XVIII International AIDS Conference

Abstract

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Criminalization of HIV transmission and exposure and obligatory testing in 8 Latin American countries

Presented by Tamil Rainanne Kendall (Canada).

T.R. Kendall1, E. López Uribe2, G. García Patiño2


1University of British Columbia, Community, Culture & Global Studies, Kelowna, Canada, 2Balance, Promoción para el Desarrollo y Juventud, Mexico City, Mexico

Background: Criminalization of HIV exposure and transmission and obligatory HIV testing are hot topics in HIV and human rights, but at AIDS 2008 and in the published literature, Latin America has been absent from the debate.
Methods: Content analysis of National HIV Legislation and Plans which analyzed obligatory HIV testing and criminalization of HIV exposure and transmission in eight Latin American countries: Bolivia, Colombia, Guatemala, Honduras, Mexico, Nicaragua, Paraguay, and Peru. In-depth interviews with government representatives and civil society (n=48) explored on the ground realities, prosecution, and civil society mobilization.
Results: Half of the countries allow obligatory HIV testing in certain circumstances: during pregnancy (Peru); infants exposed to HIV (Bolivia); marriage and sex work (Bolivia, Honduras, Mexico). The national HIV law may allow obligatory testing (Honduras) or forbid obligatory testing or criminalization while state or municipal regulations demand it (Mexico). Testing to enter schools, prisons, psychiatric hospitals, army or when applying for a job is not permitted anywhere but is practiced throughout the region. HIV transmission can be prosecuted in five (62.5%) countries and in three (37.5%) exposure to HIV or STIs is criminalized. No cases of prosecution were identified. Civil society is successfully mobilizing to challenge retrograde laws: a law criminalizing HIV transmission has been abandoned in Chiapas, Mexico; a law decriminalizing HIV transmission is about to be approved in Paraguay; and Colombian activists are fighting an initiative to require HIV testing before marriage.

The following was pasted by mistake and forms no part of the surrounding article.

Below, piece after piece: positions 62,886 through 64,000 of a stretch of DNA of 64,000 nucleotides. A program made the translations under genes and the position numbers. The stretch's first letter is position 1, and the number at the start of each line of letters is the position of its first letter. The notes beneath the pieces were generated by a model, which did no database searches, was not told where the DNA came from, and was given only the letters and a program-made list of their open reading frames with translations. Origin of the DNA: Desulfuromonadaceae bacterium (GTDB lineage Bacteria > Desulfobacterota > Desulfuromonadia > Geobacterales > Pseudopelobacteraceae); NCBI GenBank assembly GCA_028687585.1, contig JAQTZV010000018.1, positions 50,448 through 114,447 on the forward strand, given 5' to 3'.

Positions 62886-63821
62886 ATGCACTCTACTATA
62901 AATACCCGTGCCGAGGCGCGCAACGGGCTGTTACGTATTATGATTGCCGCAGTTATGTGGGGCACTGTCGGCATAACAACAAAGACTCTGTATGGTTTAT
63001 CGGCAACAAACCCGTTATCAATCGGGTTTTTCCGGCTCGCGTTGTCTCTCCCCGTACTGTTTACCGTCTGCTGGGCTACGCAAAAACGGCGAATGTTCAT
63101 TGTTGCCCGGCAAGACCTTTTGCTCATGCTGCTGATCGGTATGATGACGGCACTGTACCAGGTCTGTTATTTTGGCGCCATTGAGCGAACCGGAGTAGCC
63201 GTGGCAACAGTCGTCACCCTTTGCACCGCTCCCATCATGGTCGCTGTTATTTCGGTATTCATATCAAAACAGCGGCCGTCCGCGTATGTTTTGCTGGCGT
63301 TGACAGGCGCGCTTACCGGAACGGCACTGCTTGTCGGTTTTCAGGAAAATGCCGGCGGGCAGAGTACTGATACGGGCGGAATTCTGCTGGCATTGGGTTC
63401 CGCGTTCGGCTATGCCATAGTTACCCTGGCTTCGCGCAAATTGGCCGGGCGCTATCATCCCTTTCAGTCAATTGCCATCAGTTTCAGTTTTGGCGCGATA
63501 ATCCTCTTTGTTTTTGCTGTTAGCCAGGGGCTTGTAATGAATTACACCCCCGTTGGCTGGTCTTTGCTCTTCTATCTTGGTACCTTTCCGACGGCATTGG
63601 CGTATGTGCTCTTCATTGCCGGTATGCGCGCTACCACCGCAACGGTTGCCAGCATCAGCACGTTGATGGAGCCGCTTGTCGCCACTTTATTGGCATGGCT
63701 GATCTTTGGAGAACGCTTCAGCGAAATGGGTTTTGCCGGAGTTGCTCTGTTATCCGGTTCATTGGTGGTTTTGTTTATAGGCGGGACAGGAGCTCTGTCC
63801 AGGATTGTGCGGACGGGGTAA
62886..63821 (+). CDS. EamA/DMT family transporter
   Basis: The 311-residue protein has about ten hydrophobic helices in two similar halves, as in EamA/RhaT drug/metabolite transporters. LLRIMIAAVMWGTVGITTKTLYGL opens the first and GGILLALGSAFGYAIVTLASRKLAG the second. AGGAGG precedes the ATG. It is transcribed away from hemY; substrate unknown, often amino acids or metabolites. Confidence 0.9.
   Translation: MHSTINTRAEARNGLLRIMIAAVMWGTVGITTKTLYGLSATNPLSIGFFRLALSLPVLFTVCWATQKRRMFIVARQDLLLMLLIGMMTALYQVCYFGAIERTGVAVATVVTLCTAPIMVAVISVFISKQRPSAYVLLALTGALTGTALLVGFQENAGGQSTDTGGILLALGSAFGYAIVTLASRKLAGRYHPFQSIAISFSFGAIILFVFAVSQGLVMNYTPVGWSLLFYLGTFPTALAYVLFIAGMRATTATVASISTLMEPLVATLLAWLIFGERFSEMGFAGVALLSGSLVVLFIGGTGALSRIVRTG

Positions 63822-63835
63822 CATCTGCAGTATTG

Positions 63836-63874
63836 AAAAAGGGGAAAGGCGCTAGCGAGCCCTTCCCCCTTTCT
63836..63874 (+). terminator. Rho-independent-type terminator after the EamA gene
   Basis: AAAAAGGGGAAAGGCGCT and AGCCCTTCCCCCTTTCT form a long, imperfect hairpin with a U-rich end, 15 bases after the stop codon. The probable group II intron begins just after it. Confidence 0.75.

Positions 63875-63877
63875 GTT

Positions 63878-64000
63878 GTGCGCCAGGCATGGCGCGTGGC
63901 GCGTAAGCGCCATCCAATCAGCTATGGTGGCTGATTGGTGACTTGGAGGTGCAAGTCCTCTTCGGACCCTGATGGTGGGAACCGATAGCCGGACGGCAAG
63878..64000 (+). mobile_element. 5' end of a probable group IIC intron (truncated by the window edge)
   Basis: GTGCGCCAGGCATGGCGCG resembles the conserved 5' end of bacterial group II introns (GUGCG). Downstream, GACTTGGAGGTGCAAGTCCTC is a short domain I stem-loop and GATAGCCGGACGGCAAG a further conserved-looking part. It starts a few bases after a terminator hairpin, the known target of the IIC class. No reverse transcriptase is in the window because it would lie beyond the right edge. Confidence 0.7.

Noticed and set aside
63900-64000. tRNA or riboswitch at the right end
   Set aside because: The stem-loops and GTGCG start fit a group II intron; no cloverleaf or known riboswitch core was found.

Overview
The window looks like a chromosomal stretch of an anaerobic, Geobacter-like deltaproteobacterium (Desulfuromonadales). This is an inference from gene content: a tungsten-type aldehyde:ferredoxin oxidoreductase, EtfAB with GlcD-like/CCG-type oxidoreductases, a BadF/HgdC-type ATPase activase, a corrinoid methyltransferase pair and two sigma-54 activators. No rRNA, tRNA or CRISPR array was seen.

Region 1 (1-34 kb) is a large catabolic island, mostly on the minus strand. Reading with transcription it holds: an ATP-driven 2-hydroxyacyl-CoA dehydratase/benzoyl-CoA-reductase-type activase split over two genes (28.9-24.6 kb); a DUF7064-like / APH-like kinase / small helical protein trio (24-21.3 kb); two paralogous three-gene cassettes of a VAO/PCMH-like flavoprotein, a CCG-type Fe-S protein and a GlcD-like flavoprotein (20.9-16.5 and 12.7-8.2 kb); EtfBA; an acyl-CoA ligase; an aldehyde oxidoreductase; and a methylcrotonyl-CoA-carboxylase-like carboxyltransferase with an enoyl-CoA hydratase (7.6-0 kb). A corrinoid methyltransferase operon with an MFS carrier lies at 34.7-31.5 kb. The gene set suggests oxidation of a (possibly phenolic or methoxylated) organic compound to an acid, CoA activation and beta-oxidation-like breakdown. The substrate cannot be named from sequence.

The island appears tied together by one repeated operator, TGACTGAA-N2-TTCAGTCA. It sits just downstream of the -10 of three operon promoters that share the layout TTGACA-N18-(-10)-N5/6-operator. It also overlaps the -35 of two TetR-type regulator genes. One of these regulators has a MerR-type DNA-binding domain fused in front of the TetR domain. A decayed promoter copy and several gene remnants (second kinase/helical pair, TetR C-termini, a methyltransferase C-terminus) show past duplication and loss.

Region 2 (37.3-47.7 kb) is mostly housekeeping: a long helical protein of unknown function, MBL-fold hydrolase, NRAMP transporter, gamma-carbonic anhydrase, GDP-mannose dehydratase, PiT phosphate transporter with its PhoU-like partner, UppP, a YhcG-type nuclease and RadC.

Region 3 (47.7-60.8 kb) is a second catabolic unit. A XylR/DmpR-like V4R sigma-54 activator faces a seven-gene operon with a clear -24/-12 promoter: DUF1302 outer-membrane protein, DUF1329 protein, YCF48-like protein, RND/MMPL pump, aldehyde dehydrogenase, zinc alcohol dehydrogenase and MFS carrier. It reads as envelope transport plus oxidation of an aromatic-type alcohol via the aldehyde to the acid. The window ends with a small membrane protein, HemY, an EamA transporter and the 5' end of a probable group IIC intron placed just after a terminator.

Conclusions: Unlike countries in Africa, Central Europe or Asia, criminalization of HIV in Latin America tends to be a hangover from pre-HIV criminal codes rather than a result of new legislation. Worrying trends with respect to obligatory testing of pregnant women, infants exposed to HIV, and people wanting to marry were identified. Increased information for civil society and advocacy with legislators is needed.


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